Born in Cumberland, raised in Shotley Bridge, Jack Wilson enlisted in the Durham Light Infantry in late 1915
As a boy, after Sunday lunch, I recall sitting on my grandfather's knee and he would start off with the line ‘have I told you about the time ...' and he'd then add, ‘.... we were gassed' or '.... we took a German prisoner' or '..... I was transferred to the Royal Flying Corps'. Perhaps this started my interest in history.
In his 96th year Jack returned to Passchendaele with Lynn Macdonald and I recorded some three hours of interviews (soon to be shared). We even visited the armoury at the Imperial War Museum where he immediately squatted down behind a Vicker's Machine Gun and started to work through a routine of checks.
Jack was watching the first Iraq War on TV, whilst a contemporary member of the Durham Light Infantry was being interviewed, and he said, ‘That's nothing compared to Passchendaele', which I turned into a TV script of the same name. Since then I've used this memoir and library of references to write: ‘Get Jack Back' relating to the week in late November 1917 when he was stuck in Houlthoust Forest; and ‘Angel of the North' about his imagined younger sister who gets herself onto the Western Front. With the Great War Centenary nearly upon us, now is the time to remember. Jack died in his 97th year.
Jack Wilson was born in August 1896 on his grandparent’s farm near Dalston, Cumbria
The son of Twentyman Wilson, the head groom and then chauffeur for the Murrays of Consett, Jack grew up around ‘The Big House’ in Benfieldside.
The second of five boys, Jack appears aged nine with his kid brother Billy in a photograph taken by his English teacher William Lubbock in Shotley Bridge in 1905. His earliest memory was the celebrations to mark the Relief of Mafeking in 1900.
At 14, Jack left school having completed Standard 7; he went to work for J G Murray, whom they called ‘The Governor’ at the head office of the North Eastern Brewery, based at the Royal Hotel, Consett. Here, as the office boy, he experienced all kinds of shenanigans in the office, hotel and pop factory.
In 1911, Jack saw the aeronaut Gustav Hamel fly around Carlisle Racecourse and took to buying model aeroplanes from Gammages.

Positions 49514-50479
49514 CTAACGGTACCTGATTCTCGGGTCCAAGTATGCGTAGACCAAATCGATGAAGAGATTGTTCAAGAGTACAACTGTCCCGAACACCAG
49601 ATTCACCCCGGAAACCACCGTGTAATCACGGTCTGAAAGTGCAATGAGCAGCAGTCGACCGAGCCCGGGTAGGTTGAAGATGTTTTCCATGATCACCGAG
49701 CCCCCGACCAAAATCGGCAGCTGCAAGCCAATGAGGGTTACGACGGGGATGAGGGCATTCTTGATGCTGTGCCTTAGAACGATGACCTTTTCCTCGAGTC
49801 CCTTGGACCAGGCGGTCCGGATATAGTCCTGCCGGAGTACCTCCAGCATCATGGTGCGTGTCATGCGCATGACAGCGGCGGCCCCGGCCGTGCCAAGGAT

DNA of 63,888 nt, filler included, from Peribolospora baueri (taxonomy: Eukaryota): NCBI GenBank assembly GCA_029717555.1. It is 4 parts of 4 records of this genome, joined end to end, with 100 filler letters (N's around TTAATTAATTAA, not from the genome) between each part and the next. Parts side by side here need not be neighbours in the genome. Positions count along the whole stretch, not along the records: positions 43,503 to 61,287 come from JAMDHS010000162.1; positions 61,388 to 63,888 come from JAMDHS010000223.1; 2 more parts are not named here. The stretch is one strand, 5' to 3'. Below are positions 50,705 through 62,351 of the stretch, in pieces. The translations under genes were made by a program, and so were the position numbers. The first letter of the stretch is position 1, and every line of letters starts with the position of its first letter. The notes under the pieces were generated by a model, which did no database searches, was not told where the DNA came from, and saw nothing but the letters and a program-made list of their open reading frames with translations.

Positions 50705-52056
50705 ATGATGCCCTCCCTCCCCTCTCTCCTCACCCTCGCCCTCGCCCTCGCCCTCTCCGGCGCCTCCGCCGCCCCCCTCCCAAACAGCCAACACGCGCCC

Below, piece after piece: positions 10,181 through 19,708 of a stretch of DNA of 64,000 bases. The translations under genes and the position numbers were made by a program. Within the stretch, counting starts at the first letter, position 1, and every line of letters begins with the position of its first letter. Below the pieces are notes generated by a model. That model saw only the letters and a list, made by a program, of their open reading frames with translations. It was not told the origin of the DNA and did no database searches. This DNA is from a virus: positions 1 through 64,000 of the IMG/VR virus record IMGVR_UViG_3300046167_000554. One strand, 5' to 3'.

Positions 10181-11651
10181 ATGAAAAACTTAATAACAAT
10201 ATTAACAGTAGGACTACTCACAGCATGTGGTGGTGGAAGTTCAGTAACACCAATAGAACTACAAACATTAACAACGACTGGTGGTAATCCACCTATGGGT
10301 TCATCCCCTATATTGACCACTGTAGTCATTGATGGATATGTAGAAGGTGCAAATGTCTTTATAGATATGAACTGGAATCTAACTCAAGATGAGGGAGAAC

In 1915, when appeals went out for volunteers to join up, Jack went along with some lads from the office to the recruiting office in Consett and shortly after was sent to Fenham Barracks, then on to Gateshead to train with the Durham Light Infantry. He recalled the medical, learning to put on a puttee, a wonderfully friendly Sergeant Major and the names of everyone who joined up with him and what happened to them.
A strapping lad and mechanically minded, the army transferred Jack to the Machine Gun Corps. He trained in Harrowby Camp, Grantham, then headed for France
Although he didn’t keep a diary, many decades later (in his 96th year) he recalled every detail to his grandson Jonathan Vernon who recorded several hours of interviews. He also attend the 75th Anniversary of Passchendaele tour with the author Lyn Macdonald. The interviews will become available as podcasts.
Highlights include seeing a soldier undergoing Field Punishment No 1, the first casualty (a lad kicked by a cow) and their first fatality, an officer shot through the head by a sniper. On the Somme, he went in after each push and soon gave up on the idea of collecting souvenirs on finding a head in a Picklehaube helmet.
From the Somme he went north to Ypres and was positioned on the French flank. Jack survived the Third Battle of Ypres (Passchendaele) fighting at Langemark, Poelcapelle and Houthulst Forest.
On one occasion no relief was possible and he kept the machine-gun in action for a week. For this he was decorated with the Military Medal ‘in the field’ by Brigadier Sandlilands. In his absence, a mate sent a letter home saying Jack was missing and, for some weeks, his family assumed he had been killed.
By this time his brother, Billy Wilson, who had joined the RFC as a 16 year old cadet, was piloting De Havilland Bombers. Jack got his papers in to transfer to the Royal Flying Corps and finally left the Western Front on 27 December 1917.
After a medical in London in January 1918, Jack enjoyed his first leave in over two years. He then went through training in Hastings, Bristol, Uxbridge and flying training in Avroes and Bristol Fighters at RAF Crail in Scotland. Below you can see his pilot log book which, like the hand book for the Vicker’s Machine Gun, was an item he kept safely all his life. Hear him in his own words.
At Crail, pilots and instructors were killed in accidents. Jack had to get along with the Public School mentality of the mess and even play that foreign (to him) game of rugby. He stayed on into 1919 to help with the demobilisation.
Back at the Head Office of the North Eastern Brewery, a collection kept during his absence allowed Jack to purchase a motorbike. His greatest regret was, in his words, not to ‘get back to France and have a go at Jerry’ in the Second World War.
Jack married into the Hogg family in the late 1920s. He remained with The North Eastern Brewery until Murray sold it to Vaux; after a short hiatus he joined the Scottish & Newcastle brewery where he remained as one of its Regional Managers until his retirement in the 1960s.
Always keen to recount his stories of the First World War, in the early 1990s Jack attended MCG and RFC events as a veteran and travelled as a guest to 75th Anniversary Events to mark Third Ypres, or the Battle of Passchendaele – it broke Jack’s heart to mark spots where his friends had died, the locations remarkably easy for him to find despite the decades since the War.